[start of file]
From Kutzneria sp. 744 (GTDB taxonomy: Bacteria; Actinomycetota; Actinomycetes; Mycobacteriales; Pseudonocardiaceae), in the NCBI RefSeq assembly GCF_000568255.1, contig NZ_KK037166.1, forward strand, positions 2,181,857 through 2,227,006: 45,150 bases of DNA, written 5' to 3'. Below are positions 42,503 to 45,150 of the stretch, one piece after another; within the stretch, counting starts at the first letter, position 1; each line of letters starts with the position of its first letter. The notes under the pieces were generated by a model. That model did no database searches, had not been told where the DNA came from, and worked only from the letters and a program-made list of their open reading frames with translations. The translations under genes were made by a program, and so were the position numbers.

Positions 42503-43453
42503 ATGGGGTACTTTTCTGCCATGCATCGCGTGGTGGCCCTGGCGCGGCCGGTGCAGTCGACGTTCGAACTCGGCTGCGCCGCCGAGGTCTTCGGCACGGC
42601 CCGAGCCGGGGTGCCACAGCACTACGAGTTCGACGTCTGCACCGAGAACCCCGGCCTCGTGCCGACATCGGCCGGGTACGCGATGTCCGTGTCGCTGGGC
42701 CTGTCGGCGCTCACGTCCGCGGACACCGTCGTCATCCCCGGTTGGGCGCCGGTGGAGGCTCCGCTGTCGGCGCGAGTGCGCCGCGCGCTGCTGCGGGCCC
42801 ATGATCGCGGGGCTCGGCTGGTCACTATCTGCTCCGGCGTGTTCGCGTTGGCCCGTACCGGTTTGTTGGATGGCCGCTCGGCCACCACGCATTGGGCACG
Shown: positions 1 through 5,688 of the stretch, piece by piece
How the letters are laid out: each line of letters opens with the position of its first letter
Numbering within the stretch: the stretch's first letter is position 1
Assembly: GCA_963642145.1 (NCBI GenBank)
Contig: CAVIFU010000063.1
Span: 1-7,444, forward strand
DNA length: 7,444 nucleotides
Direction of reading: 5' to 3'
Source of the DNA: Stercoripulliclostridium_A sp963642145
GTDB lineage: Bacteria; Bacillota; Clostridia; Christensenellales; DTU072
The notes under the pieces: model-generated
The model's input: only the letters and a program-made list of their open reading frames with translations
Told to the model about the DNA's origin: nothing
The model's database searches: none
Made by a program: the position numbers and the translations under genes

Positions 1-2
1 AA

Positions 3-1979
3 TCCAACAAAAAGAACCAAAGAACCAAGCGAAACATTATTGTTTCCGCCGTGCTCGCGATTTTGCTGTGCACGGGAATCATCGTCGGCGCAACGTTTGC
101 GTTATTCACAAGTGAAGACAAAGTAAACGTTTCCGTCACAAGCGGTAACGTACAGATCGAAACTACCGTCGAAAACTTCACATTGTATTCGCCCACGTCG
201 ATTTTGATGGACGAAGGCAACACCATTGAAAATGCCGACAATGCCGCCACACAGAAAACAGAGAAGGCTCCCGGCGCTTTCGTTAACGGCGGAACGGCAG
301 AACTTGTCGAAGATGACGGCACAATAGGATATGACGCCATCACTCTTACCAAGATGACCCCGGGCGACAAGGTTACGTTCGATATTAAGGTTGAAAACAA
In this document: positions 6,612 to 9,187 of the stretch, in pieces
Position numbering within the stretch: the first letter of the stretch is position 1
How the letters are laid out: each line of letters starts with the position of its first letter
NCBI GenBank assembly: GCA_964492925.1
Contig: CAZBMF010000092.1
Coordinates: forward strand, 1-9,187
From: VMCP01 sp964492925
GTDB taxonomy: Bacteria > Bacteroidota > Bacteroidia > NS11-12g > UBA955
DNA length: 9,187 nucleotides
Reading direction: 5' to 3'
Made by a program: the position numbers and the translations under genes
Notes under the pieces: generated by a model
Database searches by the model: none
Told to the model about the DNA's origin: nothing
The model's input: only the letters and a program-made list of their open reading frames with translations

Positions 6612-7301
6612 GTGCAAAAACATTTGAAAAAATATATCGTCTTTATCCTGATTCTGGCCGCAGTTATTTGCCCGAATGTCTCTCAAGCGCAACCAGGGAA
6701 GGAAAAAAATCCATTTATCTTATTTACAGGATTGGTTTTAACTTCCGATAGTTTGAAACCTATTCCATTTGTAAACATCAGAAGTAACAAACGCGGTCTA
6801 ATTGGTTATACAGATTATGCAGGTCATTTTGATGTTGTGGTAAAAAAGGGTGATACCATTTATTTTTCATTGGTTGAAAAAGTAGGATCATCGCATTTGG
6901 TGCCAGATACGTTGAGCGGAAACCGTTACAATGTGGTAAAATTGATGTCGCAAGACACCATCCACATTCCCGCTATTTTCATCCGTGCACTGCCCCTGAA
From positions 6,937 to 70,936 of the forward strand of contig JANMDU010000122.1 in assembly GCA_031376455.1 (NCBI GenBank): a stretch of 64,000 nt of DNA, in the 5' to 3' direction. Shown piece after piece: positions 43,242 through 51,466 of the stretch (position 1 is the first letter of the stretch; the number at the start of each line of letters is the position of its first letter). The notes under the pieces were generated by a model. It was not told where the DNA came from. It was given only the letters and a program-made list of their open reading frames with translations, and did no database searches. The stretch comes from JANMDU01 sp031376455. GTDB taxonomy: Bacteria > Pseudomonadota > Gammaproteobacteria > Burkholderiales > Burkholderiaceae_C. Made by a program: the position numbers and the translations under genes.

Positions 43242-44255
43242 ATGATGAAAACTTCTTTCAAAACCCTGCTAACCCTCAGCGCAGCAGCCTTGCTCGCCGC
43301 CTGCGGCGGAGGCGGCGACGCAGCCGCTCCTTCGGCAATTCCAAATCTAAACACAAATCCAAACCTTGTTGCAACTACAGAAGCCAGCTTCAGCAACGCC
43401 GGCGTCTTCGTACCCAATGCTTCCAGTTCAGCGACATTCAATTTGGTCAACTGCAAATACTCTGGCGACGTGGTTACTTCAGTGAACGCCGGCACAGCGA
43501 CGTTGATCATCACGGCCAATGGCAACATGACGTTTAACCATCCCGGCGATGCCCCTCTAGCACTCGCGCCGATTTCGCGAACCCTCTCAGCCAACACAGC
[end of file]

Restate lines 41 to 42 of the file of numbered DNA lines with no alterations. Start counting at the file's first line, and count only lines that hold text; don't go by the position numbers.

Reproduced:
Database searches by the model: none
Told to the model about the DNA's origin: nothing